Robert Weinberg on Cancer Research: Important Discovery
  Robert Weinberg     Biography    
Recorded: 03 Jun 2016
The most important discovery that came out of my lab, in my mind, happened in 1978-79. I’d been influenced by previous work of a man named Bruce Ames who was and then still is, at the University of California, Berkeley and who demonstrated in 1975-76 that if you looked at a whole series of carcinogenic chemicals the ability of these cancer-causing chemicals to trigger cancer in mice or rats was related, was correlated to their ability to inflect damage on DNA and therefore there arose in my mind and obviously in the minds of many others, the notion that to the extent of carcinogenic molecules can cause cancer - they do so through their ability to damage DNA. And a deduction from that is that within the DNA of cancer cells, there must lie damaged genes - mutant genes. And moreover, these damaged genes, one could deduce, must be responsible for the abhorrent behavior of the cancer cells. And so in 1978 a new graduate student came into my laboratory and I began to urge him to work on that problem. In truth, he had little choice because he came to me from another lab in the MIT Biology Department where his initial interactions with his professor/mentor did not go well, so he was stuck now with a second mentor – myself – and he couldn’t afford to have this second marriage fail. And so he began a long and convoluted series of experiments, experimentally very challenging. His name was Tao-shih Hsieh, in which he would take DNA from chemically transformed cells and put that DNA into normal cells. When I say chemically transformed cells, I mean cells that were converted from being normal to being cancerous through exposure to a chemical carcinogen, such as the chemicals that are present for example in cigarette smoke tar. And the idea was if one can transfer the information from being a cancer cell from the chemically transformed cells into the normal cells - that would prove that in fact the information from being a cancer cell resided within the DNA within the genes of the cancer cell. And moreover, if you did the same experiment, by preparing DNA from normal cells and putting it into a normal cell without observing the change in the behavior of the recipient cell - that would prove that not only is the behavior of the cancer cell orchestrated by DNA, but it’s orchestrated by an element or elements of DNA, a gene segment or a gene, which is present in the cancer cell but not in the corresponding normal cell and those were the experiments that we did in 1978-79. To be honest, I didn’t do them; I just looked over his shoulder and gave him advice from time to time. A little bit of which he actually took. So by 1979 we were able to report that one could actually do such an experiment and I say this was in my own mind, the most important thing to ever come from my lab, because it demonstrated the fundamental concept that cancer cells were, as one had speculated, genetically abnormal, and that the genetic abnormality was responsible for their abnormal behavior.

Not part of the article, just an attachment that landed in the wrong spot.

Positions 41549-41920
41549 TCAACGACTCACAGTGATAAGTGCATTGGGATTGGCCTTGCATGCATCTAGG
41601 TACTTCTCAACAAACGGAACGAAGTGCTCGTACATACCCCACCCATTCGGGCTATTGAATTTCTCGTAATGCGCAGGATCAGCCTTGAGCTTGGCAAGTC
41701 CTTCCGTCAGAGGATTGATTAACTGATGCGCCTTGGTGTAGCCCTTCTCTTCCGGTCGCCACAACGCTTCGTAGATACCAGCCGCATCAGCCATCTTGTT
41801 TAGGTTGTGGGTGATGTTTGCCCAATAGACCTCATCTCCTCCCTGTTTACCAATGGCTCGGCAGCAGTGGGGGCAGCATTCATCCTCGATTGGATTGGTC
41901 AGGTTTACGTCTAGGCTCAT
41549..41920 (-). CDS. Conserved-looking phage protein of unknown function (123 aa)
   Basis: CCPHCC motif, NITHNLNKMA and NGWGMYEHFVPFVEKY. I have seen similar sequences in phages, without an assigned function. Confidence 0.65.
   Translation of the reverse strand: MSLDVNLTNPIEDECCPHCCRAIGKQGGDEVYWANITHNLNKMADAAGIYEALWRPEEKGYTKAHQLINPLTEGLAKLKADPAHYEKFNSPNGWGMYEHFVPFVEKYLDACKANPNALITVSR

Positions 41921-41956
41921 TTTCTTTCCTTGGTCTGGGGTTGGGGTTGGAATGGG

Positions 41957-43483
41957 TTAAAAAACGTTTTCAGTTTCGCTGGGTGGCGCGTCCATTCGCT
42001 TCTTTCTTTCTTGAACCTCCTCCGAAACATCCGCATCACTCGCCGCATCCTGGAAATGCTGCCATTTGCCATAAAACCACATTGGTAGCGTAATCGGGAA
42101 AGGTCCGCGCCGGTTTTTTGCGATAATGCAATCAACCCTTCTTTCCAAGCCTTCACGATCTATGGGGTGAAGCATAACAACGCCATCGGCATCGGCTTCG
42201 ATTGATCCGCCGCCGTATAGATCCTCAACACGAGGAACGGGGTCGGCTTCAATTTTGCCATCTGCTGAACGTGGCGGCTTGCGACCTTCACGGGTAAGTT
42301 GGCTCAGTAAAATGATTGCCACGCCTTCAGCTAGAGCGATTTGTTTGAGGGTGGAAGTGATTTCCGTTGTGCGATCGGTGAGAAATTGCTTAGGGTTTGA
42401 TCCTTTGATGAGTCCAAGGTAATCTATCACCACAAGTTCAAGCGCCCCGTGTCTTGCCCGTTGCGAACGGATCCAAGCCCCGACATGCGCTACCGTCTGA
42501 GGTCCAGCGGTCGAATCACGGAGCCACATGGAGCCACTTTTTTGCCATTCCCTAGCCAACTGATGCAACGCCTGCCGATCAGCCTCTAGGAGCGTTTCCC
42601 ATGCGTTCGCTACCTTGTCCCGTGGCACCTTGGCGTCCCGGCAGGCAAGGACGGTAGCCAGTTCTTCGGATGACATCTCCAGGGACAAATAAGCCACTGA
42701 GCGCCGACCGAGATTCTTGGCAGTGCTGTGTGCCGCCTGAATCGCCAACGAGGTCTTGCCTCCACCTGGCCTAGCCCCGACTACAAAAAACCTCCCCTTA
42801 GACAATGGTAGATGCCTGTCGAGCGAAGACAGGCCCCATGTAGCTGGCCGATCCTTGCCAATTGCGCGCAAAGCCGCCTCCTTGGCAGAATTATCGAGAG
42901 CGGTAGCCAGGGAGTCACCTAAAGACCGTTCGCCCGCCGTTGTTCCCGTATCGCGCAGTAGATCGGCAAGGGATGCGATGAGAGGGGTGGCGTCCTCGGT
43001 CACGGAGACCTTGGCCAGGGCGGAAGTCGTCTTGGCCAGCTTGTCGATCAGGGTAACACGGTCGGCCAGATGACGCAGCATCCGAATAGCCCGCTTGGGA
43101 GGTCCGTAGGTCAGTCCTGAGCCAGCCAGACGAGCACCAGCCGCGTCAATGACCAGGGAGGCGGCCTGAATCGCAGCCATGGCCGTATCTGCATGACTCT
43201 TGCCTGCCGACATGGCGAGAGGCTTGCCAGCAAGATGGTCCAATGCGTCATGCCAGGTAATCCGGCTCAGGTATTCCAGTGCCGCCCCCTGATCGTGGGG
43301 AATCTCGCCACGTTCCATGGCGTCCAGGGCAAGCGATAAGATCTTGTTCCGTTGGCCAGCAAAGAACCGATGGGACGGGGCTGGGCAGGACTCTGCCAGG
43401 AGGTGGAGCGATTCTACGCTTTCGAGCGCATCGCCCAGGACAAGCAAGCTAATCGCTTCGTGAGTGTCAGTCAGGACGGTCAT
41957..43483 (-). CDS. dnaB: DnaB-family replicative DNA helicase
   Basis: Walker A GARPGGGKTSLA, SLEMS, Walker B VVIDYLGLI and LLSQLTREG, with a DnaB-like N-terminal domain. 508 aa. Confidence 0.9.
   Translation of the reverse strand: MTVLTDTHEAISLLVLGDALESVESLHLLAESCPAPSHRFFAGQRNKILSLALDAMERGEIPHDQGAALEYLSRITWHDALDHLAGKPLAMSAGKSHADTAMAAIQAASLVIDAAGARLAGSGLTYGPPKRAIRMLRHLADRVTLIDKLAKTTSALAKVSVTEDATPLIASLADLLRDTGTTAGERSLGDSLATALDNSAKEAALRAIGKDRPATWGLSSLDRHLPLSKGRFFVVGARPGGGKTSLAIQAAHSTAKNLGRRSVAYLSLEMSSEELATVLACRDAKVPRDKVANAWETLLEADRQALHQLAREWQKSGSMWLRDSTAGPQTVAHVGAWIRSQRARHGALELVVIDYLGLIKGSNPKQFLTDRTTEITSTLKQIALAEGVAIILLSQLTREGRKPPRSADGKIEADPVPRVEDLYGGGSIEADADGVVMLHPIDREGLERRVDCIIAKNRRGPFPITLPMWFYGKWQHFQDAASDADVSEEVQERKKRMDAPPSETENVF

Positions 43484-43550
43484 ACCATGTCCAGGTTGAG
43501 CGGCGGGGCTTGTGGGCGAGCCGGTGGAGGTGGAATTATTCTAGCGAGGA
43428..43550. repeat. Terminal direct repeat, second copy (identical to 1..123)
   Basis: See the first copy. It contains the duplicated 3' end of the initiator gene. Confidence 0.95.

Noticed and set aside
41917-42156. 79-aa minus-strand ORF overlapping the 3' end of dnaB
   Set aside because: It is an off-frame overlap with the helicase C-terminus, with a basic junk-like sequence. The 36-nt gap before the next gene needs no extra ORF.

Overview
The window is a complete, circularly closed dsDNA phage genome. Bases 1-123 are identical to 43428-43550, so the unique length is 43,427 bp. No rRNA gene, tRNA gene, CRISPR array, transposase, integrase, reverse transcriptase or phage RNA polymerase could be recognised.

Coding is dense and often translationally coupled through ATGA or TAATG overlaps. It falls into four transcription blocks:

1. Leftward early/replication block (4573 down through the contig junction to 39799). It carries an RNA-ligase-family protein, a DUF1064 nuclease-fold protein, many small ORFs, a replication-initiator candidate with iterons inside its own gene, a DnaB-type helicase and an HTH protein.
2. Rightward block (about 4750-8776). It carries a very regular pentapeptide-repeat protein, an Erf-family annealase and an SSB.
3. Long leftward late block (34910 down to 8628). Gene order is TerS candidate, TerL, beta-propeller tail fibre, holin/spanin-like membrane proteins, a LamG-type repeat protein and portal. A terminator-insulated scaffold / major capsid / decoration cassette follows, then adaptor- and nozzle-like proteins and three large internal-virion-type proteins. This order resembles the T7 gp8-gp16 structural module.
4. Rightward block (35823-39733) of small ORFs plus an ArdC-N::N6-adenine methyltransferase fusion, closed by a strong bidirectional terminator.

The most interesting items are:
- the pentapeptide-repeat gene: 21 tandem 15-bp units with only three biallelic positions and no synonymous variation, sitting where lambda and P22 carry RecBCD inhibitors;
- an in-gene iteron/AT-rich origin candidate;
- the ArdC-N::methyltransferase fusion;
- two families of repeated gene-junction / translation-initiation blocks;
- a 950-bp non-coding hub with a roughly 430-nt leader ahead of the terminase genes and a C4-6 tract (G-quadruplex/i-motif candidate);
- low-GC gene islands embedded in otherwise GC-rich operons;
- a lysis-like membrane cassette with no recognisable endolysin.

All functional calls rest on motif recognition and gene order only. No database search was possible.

Robert "Bob" Weinberg is Daniel K. Ludwig Professor for Cancer Research and director of the Ludwig Cancer Center at MIT, an American Cancer Society Research Professor, and is a founding member of the Whitehead Institute for Biomedical Research.

In 1982 he was one of the scientists to discover the first human oncogene, Ras, which causes normal cells to form tumors, and his lab also isolated the first known tumor suppressor gene, Rb.

He co-authored with Douglas Hanahan the landmark "Hallmarks of Cancer" paper in 2000, which laid out the six requirements for a healthy cell to become cancerous.